Here, in place of a logical argument, a persuader might attempt to frighten us—or evoke any number of emotions—to steer us into a certain course of action. Examples in the professional services realm include communications that appeal to fear (perhaps related to insurance or risk management) or pride (praise a manager for a good decision and then encourage her to make a subsequent “good” decision in one’s favor). On appeals to emotion, Aristotle’s thoughts are as relevant today as they were thousands of years ago: “It is not right to pervert the judge by moving him to anger or envy or pity—one might as well warp a carpenter’s rule before using it.”

We need our rulers to be straight and true

Especially in times like these, it’s critical to know when others are attempting to “warp our rulers.” While there are plenty of well-intentioned people who are just bad at assembling solid arguments, others purposely try to warp our rulers toward their own benefit. It’s not clever or resourceful or “how it’s done.” It’s wrong. And it’s bad business.

So what does good business look like? Being familiar with logical fallacies that help you identify your own weak arguments and strengthen them. Particularly for those of us in the service industry, we must behave in a way that instills trust and ensures long-term, mutually beneficial relationships. Building sound logical arguments will provide credibility as well as ensure that our solutions truly meet our clients’ needs—a sure and logical recipe for success.

Alia Samhat

Alia is a partner at Leff. Her expertise is in creative strategy and content development. She spends her time working with writers, marketers, designers, video producers, analysts, and subject matter experts to produce meaningful work.


  • David Bixby says:

    Great post, Heather. I love the quote about “intellectual Kung-Fu”.

    Another logical fallacy that I frequently combat in my role in Operations Management is the “proximity bias”. When issues arise, there is a danger in drawing the conclusion that this event is more likely to occur than it really is (it was bad and it was right in front of me!). This can lead us to expend valuable resources to correct for what may in actuality be something that is highly unlikely to ever happen again. This can sometimes derail our teams from paying attention to an event that is far more likely (or costly).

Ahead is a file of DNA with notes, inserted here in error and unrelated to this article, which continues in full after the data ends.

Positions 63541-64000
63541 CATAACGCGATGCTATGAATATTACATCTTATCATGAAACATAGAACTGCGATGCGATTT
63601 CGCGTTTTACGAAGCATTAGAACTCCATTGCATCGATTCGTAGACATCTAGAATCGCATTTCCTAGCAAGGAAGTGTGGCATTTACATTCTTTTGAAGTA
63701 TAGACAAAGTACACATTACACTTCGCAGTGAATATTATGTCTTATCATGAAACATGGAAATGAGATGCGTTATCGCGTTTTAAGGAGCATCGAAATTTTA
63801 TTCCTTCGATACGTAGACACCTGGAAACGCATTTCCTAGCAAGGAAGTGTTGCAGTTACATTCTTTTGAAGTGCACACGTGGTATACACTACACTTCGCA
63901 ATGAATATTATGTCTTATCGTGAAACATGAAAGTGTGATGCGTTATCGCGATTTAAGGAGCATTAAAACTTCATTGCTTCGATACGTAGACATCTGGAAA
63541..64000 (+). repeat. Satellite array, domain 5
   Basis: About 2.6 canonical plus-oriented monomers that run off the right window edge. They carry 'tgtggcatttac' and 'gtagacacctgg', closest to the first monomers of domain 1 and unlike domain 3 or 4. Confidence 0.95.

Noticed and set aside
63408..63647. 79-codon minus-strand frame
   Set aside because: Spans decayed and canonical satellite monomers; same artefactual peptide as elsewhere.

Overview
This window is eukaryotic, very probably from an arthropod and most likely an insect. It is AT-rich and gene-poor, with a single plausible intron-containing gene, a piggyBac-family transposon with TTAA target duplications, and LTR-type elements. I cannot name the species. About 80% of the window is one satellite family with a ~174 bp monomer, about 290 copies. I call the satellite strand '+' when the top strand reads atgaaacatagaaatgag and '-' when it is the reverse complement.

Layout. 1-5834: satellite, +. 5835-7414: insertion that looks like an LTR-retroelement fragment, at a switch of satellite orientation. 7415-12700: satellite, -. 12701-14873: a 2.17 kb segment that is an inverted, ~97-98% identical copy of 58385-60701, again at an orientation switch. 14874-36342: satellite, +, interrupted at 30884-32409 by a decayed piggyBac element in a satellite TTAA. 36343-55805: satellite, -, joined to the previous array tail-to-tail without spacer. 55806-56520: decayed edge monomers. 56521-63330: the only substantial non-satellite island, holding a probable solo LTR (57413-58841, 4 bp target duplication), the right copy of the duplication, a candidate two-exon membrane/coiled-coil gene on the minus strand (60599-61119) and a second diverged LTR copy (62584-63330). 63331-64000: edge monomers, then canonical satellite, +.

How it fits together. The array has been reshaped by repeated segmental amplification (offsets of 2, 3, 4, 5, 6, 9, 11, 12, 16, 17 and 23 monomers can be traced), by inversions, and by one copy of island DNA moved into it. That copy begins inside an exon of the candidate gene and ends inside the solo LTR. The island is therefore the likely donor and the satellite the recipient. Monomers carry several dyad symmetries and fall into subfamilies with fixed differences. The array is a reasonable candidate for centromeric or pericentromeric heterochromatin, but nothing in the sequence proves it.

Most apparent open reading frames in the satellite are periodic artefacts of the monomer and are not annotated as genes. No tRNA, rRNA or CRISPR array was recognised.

It’s important for firms and individuals to be dispassionate about the risks that we face, and make sure that we spend wisely to mitigate the risks that lie at the intersection of likelihood and cost first, no matter how proximate some other “bad thing” may be.

  • Thanks for your thoughtful comment, Dave. Really astute of you to bring up proximity bias, which is considered a “cognitive bias.” Like logical fallacies, cognitive biases also cause flaws in reasoning. Anyone can identify and correct a logical fallacy. But a cognitive bias is much more insidious, since it’s a product of how our brains are hard-wired to process information. Once I had the privilege of working with Dr. Daniel Kahneman, the world’s foremost expert on cognitive bias. He says that there’s no avoiding such bias. All we can do is learn to recognize situations in which we’re likely to make errors, and be humble and open to feedback from others—as it’s much easier to recognize the errors of others than our own. This is why it’s near impossible to edit our own written work. More broadly, it’s also why reliance on the scientific method is so very important to the advancement of our intellectual pursuits and society. It accounts for and eliminates our biases and brings us closer to the truth.